President Donald Trump was secretly recorded by his then-lawyer Michael Cohen just two months before the 2016 presidential election talking about paying off a Playboy model who claimed to have had an affair with Trump, a new report said Friday.
The New York Times reported that the FBI seized that recording, which related to model Karen McDougal, during a raid on Cohen’s office in New York City on April 9.
Trump’s current lawyer, Rudy Giuliani, told the Times on Friday that while Trump had talked about making payments with Cohen on that recording, the payment to McDougal was never actually made. The Wall Street Journal, in its own subsequent story about the recording, reported that Cohen had taped Trump in person.
A person familiar with the president’s legal strategy told CNBC that Trump was “unaware” that Cohen was recording him. The source said that there are other tapes, but the president’s legal team is not aware of any other “substantive tapes.” The team knows of other innocuous recordings containing short conversations such as, “Michael, please call me back,” and the like.
“I know this is the tip of the iceberg,” Michael Avenatti, a lawyer for porn star Stormy Daniels, told CNBC when asked about the recording with McDougal, and asked if Cohen had recordings relating to Daniels.
Daniels has said she had her own sexual tryst with Trump in 2006, the same year in which McDougal has said she began a nearly yearlong affair with the him, and the same year in which his wife Melania gave birth to their son Barron.
The Times reported that lawyers for Cohen had discovered the tape relating to McDougal when they were reviewing items seized from Cohen, and shared the tape with attorneys for Trump.
McDougal sold her account of the alleged liaison with the future president to The National Enquirer for $150,000 before the November 2016 election. But the Trump-friendly supermarket tabloid did not publish it before Election Day.
Giuliani told the Times that the recording made by Cohen lasts for less than two minutes, and demonstrated that Trump committed no wrongdoing.
Giuliani was quoted as saying that Cohen and Trump discussed Trump paying McDougal for her story, separately from the payment she received from The Enquirer, which would guarantee her silence in the future.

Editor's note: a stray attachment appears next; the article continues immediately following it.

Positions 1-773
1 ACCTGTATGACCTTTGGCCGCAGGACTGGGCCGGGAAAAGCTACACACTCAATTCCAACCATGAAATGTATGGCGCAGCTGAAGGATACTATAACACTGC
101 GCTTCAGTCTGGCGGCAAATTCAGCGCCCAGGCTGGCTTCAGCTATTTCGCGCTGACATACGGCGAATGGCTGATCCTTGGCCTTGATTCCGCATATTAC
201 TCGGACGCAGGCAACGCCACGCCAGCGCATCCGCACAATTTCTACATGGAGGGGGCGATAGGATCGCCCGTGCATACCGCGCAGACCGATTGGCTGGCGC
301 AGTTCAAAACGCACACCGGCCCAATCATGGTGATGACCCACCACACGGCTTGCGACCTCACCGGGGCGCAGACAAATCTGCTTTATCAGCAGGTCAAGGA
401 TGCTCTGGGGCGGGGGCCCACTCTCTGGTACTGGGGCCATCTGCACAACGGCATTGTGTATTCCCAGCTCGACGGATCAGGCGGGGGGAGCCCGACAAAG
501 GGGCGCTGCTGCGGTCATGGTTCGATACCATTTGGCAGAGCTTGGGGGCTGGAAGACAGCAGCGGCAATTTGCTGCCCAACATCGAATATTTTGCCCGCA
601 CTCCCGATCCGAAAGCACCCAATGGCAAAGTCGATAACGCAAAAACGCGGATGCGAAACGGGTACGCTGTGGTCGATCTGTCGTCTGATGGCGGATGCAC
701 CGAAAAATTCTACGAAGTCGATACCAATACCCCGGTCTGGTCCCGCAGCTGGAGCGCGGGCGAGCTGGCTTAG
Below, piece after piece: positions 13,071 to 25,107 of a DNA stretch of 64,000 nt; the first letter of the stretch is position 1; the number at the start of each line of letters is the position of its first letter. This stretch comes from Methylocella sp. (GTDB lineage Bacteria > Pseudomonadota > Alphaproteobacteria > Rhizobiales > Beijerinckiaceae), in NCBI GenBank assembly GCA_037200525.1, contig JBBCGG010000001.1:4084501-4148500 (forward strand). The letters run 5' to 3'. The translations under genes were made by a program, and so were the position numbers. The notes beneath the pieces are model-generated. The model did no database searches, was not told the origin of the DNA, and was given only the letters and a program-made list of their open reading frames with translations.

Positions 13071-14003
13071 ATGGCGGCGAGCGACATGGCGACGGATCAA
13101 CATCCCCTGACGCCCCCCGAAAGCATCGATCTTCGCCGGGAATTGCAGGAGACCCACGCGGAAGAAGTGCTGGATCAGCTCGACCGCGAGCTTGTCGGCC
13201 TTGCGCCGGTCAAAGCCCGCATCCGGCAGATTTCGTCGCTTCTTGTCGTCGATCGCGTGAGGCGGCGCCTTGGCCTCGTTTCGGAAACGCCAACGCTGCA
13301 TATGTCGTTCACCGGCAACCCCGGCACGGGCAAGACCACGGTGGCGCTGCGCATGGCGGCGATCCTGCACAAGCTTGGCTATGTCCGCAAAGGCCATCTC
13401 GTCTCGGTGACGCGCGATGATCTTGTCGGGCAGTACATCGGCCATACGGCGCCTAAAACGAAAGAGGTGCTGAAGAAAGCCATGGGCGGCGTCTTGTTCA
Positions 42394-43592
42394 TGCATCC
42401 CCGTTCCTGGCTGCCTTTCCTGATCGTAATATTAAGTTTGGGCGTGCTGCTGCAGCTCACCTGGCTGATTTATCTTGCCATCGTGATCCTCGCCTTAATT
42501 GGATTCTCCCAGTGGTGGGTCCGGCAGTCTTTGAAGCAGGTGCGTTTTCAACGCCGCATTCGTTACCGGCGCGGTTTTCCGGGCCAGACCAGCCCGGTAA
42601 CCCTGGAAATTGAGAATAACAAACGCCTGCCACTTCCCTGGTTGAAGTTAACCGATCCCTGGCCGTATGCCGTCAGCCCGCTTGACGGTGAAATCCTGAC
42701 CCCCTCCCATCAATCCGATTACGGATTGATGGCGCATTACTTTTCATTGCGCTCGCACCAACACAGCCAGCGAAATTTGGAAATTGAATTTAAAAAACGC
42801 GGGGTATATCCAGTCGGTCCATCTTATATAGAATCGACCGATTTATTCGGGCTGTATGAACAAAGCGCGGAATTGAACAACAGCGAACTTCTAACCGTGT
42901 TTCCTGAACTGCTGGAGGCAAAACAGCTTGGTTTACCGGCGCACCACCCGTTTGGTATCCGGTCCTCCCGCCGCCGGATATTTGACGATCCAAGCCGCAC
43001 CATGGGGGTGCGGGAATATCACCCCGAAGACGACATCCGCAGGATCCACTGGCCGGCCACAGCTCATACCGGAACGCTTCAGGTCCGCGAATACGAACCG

“Nothing in that conversation suggests that he had any knowledge of [The Enquirer’s payment] in advance” of the conversation with Cohen, Giuliani said, according to the report.
Giuliani said that Trump had told Cohen that if he were to pay McDougal he should do so with a check, rather than cash, so that there would be record of the payment.
“In the big scheme of things, it’s powerful exculpatory evidence,” Giuliani told the newspaper.
Giuliani, a former New York City mayor, did not immediately return a request for comment from CNBC.
The White House, which has previously denied that McDougal had an affair with Trump, referred questions to Giuliani.
Lanny Davis, one of Cohen’s new lawyers, did not immediately respond to CNBC’s request for comment on the Times article.
“We have nothing to say on this matter,” Davis told The Times.
Cohen is the subject of an ongoing criminal probe by federal prosecutors in New York City. He has not been charged in that case.
Prosecutors are eyeing his business dealings, in addition to a $130,000 payment that Cohen made to Daniels, whose real name is Stephanie Clifford, shortly before the election.
Daniels has said the payment was to keep her quiet about a sexual encounter she says she had with Trump in 2006, the same year in which McDougal says her own affair with Trump began.
The White House has denied Daniels had sex with Trump. But the president has admitted reimbursing Cohen for the hush money payment to Daniels.
— Additional reporting by CNBC’s Eamon Javers and Brian Schwartz .